Barbara Abercrombie blogs advice and inspiration for writers, plus anecdotes from her life as a writer on her Writing Time blog. She has taught award winning creative writing courses in the Writers' Program at UCLA Extension for the past twenty years and also conducts private writing retreats. Her fourteenth book, A Year of Writing Dangerously: 365 Days of Inspiration and Encouragement, was published by New World Library in 2012. Barbara's most recent books have been Courage & Craft: Writing Your Life Into Story, and an essay anthology, Cherished: 21 Writers on Animals They Have Loved & Lost (featuring Anne Lamott, Jane Smiley, Mark Doty etc.). Learn more at BarbaraAbercrombie.com.
An inspiring and encouraging collection of writing anecdotes, lessons, quotes, and prompts from A Year of Writing Dangerously. Includes "nuts-and-bolts solutions, hand-holding commiseration, and epiphany-fueling insights from fellow writers, and Abercrombie's students who have gone from paralyzed to published."
Through her years teaching writing at UCLA Extension, Barbara Abercrombie has heard repeatedly that writing is painful, scary, even dangerous. In this Q&A, Barbara discusses what dangerous writing means, why it's important, and how Writing Dangerously is different from other books on creative writing.
So you're sitting there reading this, your screen aglow, computer humming, and maybe you're thinking someday I'll start writing. Or: someday I'll go back to writing or: someday I'll dig out that story I started and finish it.
I realize there's comfort in numbers for writers. We all have a magic number, a formula for you. Write your own formula, your own numbers. A page a day? A poem a week? Ten minutes every morning for your journal? A chapter every month? Give yourself assignments and deadlines.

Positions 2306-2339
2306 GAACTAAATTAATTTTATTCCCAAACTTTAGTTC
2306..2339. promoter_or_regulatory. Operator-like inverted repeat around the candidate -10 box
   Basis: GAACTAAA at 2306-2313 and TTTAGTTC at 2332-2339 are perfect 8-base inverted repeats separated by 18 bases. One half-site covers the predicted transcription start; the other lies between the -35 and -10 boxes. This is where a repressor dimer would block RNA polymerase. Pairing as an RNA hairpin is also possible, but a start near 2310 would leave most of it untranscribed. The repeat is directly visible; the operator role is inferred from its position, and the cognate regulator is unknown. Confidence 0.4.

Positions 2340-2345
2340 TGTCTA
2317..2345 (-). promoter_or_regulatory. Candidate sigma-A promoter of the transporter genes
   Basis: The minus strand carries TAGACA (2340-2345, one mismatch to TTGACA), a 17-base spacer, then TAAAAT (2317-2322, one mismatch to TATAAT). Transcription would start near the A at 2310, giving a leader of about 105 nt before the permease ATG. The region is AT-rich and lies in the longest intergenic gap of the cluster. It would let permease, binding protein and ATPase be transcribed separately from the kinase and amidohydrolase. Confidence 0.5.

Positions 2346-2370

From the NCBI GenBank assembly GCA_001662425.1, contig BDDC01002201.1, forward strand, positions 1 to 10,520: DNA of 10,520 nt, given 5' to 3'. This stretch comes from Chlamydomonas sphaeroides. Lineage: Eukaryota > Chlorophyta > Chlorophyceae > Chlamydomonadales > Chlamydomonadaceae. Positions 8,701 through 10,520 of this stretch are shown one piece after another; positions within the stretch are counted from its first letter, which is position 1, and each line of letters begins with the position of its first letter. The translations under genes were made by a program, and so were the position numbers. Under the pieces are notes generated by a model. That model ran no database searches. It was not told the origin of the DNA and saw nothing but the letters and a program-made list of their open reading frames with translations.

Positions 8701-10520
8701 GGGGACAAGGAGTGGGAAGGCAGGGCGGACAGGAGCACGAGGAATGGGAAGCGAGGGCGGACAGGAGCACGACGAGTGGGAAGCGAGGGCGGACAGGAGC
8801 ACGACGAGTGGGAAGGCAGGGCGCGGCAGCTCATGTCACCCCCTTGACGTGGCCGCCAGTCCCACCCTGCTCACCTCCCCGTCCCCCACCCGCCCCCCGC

You read personal essays to understand your life, to find humor, to discover a new way of looking at the world. You write them for the same reasons. This kind of essay is about your journey through an experience, commonplace or traumatic any situation you've felt strong emotion about and what you learned or didn't learn from the experience.
We write personal non-fiction essays, memoir and autobiography not to gaze at our belly buttons and muse over how wonderful or awful our lives are, but to put down our own small, individual truth.
Writing your own history is a way to make sense of your journey through this world. And finding a way to be heard, expressing what you think and feel, and at the same time bringing order and meaning to your life isn't this why we all yearn to be creative?
Regular journal writing benefits emotional health and helps form a writing habit that will serve you well as you record life's little details.
Barbara Abercrombie teaches in the writing program at UCLA Extension. The author of novels, children's books, and many essays and articles in national publications, she also wrote A Year of Writing Dangerously. ...
Digging Truthfully Into Your Own Life
Habit Forming: Keeping a Journal
Racing Hearts and Churning Stomachs
One of the Worst Things a Writer Can Do
A Mess of Questions and Detail